CONSTRUCTION

Isolation

Before you can consider your construction you must consider your isolation requirements. Pages could be written on this subject but you must consider how much isolation you really want. The idea of perfect isolation from external noise started in the days when loose miking techniques were used. One microphone suspended over a string section meant the mic was wound up fully and was extremely sensitive to ambient noise. Nowadays a mic 6" from a marshal amp is a totally different story. At Big Toe Studios I often have a window open and the artist will say -" Hey I can hear the birds, should I close the window?" To which I reply, "No, the only person who will hear it is some stoned out freak with headphones on who will remark excitedly - wow man I can hear birds on this track!" But if you have problem neighbours who don't like drums pounding all day I suggest you apply a certain amount of sound isolation.

The acoustic term here is Transmission Loss. When sound hits a wall there is a certain proportion of the sound reflected back into the room, some is lost in the absorption of the wall and the rest travels through the wall and is called the transmission loss.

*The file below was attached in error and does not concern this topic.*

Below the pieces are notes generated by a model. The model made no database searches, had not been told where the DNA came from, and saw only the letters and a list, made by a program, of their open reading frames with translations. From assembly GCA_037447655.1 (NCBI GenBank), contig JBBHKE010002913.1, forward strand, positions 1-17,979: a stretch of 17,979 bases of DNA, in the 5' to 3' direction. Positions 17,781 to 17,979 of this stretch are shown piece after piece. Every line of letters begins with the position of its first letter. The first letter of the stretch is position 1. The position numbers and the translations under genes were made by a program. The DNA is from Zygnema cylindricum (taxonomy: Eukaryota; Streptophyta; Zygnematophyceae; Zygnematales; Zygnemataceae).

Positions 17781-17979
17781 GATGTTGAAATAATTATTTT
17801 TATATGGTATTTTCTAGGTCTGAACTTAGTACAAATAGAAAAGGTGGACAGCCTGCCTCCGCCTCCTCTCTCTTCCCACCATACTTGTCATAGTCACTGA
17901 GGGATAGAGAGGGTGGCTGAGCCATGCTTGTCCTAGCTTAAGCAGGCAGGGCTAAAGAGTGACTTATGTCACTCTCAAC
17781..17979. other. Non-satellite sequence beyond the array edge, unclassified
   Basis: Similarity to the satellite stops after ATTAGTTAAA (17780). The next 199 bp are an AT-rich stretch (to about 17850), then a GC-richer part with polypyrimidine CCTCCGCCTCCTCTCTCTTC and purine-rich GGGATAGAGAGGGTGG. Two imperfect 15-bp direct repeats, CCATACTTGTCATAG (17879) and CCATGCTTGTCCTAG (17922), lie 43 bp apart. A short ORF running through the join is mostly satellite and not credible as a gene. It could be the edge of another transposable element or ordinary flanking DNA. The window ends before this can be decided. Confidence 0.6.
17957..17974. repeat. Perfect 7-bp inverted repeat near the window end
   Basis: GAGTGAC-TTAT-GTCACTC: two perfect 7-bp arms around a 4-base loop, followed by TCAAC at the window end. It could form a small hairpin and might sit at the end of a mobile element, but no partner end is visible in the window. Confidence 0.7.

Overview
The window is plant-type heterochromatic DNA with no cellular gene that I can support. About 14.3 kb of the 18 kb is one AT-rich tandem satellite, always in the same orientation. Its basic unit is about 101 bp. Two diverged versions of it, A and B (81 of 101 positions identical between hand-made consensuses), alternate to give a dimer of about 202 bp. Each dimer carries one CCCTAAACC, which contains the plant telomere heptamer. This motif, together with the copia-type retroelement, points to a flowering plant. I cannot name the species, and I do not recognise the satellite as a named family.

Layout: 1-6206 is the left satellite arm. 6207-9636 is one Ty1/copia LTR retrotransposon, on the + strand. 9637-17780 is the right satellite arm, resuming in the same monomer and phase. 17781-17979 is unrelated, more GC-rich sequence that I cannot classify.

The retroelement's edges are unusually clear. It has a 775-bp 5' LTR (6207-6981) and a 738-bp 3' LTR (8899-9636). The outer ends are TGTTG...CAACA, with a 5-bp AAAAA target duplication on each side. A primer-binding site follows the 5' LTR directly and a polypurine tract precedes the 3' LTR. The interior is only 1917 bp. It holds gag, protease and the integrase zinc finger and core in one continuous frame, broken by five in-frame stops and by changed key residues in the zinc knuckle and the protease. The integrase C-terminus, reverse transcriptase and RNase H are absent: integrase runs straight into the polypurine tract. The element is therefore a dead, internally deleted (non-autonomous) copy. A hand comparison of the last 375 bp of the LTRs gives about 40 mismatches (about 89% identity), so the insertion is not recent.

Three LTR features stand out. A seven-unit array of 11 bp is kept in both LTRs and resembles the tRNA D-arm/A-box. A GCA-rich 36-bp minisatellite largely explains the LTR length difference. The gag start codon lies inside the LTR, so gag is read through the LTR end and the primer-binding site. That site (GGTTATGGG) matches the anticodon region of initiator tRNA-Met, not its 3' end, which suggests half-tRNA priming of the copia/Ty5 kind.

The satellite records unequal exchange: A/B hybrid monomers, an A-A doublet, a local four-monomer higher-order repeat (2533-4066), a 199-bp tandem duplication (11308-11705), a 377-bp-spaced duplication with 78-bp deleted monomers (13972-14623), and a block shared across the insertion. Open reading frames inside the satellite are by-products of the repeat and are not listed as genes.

see the STC page for the transmission class figures for various wall constructions this is the sound that is reflected, obviously if the wall is treated there will be less reflection this is the sound that is absorbed by the wall itself not the wall treatment

TRANSMISSION LOSS

The amount of sound that is transmitted through the wall is called the:

Sound Transmission Class- STC

The transmission loss obviously varies relative to frequency - the STC is a specially weighted reading across all frequencies and is centred around 500Hz.. Every different wall construction has a different transmission class.

When sound hits a wall the energy is transferred through the plasterboard to the other side via the connection to the stud. This problem can be reduced via two ways:

  • Staggered Studs. Here you use two studs for each side of the wall. The plasterboard on one side is attached to one stud and the plaster on the other side is attached to the other stud. The two studs are connected to a common base and top plate.

the studs are set on a common base and top plate

  • Flexible Channel. Here a metal channel is attached to the stud and the plasterboard attached to the metal channel thus reducing the connection to the stud. The channels are mounted horizontally at 600mm (2 feet) centres. This system is extremely effective - check out the figures in the STC Chart.